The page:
Going undercover to meet slaves and slaveholders, Kevin Bales exposed how modern slavery penetrates the global economy and flows into the things we buy, he is a leading abolitionist in the last great anti-slavery movement. Bales exposed how modern slavery penetrates the global economy in his Pulitzer-nominated book, Disposable People: New Slavery in the Global Economy. The film based on this book, Slavery: A Global Investigation (TrueVision), which he co-wrote for HBO and Channel 4, won a Peabody Award and two Emmys. His book also inspired a project undertaken by seven Magnum photographers, which he helped to design and write, entitled Documenting Disposable People: Contemporary Global Slavery, which was mounted as a touring exhibition and published as a book by Hayward. Scientific American published his findings as a 9-page fully illustrated feature story. Bales was named as the originator of one of "100 World-Changing Discoveries" by the Association of British Universities and as a "visionary who is changing your world" by Utne Reader. Disposable People went on to publication in ten other languages and won the Premio Viareggio for the Italian edition.
In 2001 he co-founded Free the Slaves, the American sister-organization of the UK's Anti-Slavery International, the world's oldest human rights group. In ten years it has helped to liberate thousands of slaves in India, Nepal, Haiti, Ghana, Brazil, Ivory Coast, and Bangladesh, and work with them to build new lives of dignity. After reading Bales' book Ending Slavery, President Clinton told the plenary of the Clinton Global Initiative: "It tells you that it is a problem we can solve and here's how to do it." Ending Slavery won the 2011 $100,000 Grawemeyer Award for Ideas Promoting World Order. In 2008, with Zoe Trodd, he published To Plead Our Own Cause: Personal Stories by Today's Slaves. In 2009, with Ron Soodalter, he published The Slave Next Door: Human Trafficking and Slavery in America Today, an expose and plan to make America slave-free for the first time in its history. He is currently writing a book on the relationship between slavery and environmental destruction, and with Jody Sarich a book on forced marriage. He gained his Ph.D. at the London School of Economics.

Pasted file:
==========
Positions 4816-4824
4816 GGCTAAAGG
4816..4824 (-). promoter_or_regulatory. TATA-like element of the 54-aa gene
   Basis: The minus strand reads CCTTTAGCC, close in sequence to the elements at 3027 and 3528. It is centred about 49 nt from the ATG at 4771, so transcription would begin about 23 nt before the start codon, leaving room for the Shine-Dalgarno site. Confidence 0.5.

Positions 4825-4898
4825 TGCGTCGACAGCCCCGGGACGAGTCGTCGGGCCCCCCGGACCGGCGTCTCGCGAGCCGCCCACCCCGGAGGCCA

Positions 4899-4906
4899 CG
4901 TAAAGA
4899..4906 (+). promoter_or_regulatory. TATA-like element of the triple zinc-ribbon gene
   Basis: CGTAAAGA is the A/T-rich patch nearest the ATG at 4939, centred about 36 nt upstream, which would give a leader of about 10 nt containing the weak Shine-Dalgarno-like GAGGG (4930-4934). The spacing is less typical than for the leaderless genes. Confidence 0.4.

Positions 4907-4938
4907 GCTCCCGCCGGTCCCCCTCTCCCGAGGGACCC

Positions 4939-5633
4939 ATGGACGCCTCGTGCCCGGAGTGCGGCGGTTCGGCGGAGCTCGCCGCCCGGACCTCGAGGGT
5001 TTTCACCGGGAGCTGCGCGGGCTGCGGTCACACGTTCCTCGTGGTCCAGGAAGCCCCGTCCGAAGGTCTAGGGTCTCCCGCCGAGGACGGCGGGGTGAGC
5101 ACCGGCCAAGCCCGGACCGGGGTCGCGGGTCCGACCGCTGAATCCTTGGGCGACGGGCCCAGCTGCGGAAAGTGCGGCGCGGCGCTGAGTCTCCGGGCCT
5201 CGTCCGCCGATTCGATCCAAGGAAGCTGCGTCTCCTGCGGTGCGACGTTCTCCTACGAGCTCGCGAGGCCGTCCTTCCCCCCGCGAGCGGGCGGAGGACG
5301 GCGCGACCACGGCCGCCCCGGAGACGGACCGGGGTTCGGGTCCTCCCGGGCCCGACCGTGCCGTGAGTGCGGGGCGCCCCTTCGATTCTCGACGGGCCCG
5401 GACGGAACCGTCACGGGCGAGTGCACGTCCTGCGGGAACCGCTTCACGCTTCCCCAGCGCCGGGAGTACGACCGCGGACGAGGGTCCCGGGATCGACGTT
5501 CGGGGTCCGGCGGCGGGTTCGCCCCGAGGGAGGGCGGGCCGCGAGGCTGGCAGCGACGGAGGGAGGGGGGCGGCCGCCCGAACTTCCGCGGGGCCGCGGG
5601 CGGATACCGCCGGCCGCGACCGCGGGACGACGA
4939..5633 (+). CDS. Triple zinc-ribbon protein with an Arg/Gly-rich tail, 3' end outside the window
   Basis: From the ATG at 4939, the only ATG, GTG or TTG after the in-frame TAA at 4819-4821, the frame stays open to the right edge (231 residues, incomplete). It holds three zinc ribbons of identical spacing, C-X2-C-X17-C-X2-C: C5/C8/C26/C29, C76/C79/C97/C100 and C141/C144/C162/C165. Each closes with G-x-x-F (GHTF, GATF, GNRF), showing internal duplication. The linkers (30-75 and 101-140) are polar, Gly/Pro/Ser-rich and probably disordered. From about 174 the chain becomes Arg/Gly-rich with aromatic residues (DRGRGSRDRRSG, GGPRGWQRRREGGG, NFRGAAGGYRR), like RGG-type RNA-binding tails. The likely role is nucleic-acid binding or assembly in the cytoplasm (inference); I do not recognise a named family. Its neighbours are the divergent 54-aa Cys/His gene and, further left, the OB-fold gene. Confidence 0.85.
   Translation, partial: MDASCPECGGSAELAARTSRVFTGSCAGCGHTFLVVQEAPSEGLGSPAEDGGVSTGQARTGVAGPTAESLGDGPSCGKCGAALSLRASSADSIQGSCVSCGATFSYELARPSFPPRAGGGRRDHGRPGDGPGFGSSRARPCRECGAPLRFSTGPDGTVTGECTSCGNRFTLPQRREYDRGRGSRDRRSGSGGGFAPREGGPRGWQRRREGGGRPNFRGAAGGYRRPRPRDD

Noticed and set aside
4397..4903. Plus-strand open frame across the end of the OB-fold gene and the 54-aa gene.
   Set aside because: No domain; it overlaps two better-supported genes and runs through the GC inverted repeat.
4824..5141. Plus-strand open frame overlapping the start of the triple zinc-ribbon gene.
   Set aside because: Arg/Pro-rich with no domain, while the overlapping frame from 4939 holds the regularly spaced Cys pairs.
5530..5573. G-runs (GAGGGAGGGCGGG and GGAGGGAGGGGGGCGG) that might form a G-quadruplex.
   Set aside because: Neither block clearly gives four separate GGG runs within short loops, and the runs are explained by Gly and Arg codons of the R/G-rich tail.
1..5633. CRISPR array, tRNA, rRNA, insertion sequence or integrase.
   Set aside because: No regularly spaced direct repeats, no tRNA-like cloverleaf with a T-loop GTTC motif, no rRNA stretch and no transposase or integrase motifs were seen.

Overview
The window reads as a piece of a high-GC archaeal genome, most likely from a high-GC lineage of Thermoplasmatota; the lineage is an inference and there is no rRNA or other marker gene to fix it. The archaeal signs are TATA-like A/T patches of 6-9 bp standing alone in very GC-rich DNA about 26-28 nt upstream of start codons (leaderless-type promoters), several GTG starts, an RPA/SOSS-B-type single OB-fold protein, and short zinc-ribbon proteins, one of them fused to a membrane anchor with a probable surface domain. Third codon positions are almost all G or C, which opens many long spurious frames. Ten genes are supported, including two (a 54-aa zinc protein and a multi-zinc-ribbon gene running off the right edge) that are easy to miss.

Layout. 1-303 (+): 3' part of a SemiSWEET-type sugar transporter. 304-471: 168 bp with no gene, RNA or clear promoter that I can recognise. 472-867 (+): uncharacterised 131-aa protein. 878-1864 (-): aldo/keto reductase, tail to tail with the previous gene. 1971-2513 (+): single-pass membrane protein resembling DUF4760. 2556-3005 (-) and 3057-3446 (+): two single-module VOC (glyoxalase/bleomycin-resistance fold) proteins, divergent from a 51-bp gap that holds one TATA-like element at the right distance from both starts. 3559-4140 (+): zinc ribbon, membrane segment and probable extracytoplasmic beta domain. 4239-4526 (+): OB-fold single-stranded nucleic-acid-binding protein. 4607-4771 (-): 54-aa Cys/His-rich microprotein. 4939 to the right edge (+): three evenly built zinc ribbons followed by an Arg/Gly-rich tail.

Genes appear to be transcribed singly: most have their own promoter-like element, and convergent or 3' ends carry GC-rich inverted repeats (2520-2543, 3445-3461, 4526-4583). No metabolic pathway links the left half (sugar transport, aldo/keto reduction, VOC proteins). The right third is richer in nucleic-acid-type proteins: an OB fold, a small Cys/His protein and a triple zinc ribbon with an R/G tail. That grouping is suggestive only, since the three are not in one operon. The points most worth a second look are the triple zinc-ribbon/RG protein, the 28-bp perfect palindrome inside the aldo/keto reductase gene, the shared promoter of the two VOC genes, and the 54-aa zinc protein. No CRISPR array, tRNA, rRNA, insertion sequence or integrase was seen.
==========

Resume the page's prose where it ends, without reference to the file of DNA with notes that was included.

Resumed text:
Hi lives in Brighton, England.